Govt, Launches Online Database to Fight Human Trafficking.

By Mark Kawalya

The Ugandan government has launched an online database for reporting and exchanging information on cases of human trafficking. The database was unveiled at the Kabira Country Club as International Day against Trafficking in Persons was being observed. Commemorating the day raises awareness about human trafficking. This year’s theme, “Reach Every Victim of Trafficking, Leave No One Behind,” underlined the focus of the event.

Gabriel Khaukha, one of the developers of the database, explained that the database serves as a comprehensive platform for reporting human trafficking cases, following up on existing cases and maintaining a comprehensive record of both victims and perpetrators. Khaukha, a member of the team at Datatrack Solutions, added that police can access the database and enter details of suspected human traffickers, starting the process of prosecution by the Directorate of Public Prosecution.

The database will be managed by the Ministry of Internal Affairs, and will initially be deployed across 15 border districts that have high incidents of underreported human trafficking cases. Lt. Gen. Joseph Musanyufu, the Permanent Secretary of the Ministry of Internal Affairs, says that Uganda shares a 2698-kilometer border with five distinct nations, yet the immigration office only oversees 67 entry points. Musanyufu explains that his creates a conduit that allows human traffickers to exploit different open borders, necessitating the issue to be addressed.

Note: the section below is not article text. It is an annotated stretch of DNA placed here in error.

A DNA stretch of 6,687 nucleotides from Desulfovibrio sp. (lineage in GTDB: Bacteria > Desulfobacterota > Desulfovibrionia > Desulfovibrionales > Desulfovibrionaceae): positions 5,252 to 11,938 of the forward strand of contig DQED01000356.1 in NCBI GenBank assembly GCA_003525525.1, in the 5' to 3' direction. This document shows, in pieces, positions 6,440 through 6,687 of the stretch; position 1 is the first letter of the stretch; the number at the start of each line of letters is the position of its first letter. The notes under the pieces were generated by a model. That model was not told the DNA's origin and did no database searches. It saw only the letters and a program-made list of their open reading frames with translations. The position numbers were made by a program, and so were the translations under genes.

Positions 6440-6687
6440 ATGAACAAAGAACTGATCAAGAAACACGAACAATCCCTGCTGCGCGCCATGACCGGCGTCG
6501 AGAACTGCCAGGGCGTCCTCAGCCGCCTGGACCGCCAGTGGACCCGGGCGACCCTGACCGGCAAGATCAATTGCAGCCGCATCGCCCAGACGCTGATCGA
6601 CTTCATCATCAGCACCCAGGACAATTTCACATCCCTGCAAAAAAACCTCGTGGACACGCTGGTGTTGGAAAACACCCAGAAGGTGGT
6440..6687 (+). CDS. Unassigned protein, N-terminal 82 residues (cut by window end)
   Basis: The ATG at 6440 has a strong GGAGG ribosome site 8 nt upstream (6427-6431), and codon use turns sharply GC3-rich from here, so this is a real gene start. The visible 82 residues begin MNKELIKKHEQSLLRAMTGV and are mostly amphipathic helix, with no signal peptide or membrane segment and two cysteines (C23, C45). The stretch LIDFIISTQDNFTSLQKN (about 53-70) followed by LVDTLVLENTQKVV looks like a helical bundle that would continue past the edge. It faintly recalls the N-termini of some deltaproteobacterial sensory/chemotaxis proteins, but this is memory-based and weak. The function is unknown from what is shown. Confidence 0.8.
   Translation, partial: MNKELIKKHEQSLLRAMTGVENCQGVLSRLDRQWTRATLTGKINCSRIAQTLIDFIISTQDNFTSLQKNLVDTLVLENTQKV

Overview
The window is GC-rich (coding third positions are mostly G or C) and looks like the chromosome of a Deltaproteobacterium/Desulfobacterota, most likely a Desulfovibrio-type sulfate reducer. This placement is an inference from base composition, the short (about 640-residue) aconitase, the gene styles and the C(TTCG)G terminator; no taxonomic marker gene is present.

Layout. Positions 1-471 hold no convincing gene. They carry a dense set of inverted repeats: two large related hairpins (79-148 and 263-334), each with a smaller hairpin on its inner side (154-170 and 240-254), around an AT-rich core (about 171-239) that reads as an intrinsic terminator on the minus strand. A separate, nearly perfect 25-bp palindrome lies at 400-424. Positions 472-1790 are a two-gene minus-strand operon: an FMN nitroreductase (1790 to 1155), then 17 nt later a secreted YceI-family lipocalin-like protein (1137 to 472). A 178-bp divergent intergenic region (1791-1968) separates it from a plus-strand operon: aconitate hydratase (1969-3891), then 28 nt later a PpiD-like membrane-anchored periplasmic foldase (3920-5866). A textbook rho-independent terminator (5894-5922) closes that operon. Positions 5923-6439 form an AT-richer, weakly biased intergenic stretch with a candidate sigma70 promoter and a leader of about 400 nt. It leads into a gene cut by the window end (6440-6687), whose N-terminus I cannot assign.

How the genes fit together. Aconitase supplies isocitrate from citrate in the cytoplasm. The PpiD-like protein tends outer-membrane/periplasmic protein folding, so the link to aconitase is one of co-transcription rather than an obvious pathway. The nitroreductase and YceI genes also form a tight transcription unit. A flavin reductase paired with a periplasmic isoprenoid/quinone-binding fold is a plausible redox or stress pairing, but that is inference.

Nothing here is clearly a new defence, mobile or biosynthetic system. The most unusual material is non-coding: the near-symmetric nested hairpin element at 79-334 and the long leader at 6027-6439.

The 2022 Police Annual Crimes Report recorded a total of 668 human trafficking cases, an increase from the 362 cases that were reported in the previous year. Commissioner of Police Julius Twinomujuni, who coordinates the prevention of trafficking in persons at the Ministry of Internal Affairs, says that more than 60 percent of trafficking victims are women, girls, and youth.

Twinomujuni said that many of these victims are frequently enticed with promises of job opportunities, scholarships and marriage promises. Tragically, they are trafficked into forced domestic labor and unwanted sexual exploitation. Twinomujuni acknowledged the ongoing efforts to prevent and rescue trafficking victims, although he decried the inadequate availability of shelters for victim rehabilitation and their economic empowerment, factors that could counter re-victimization.

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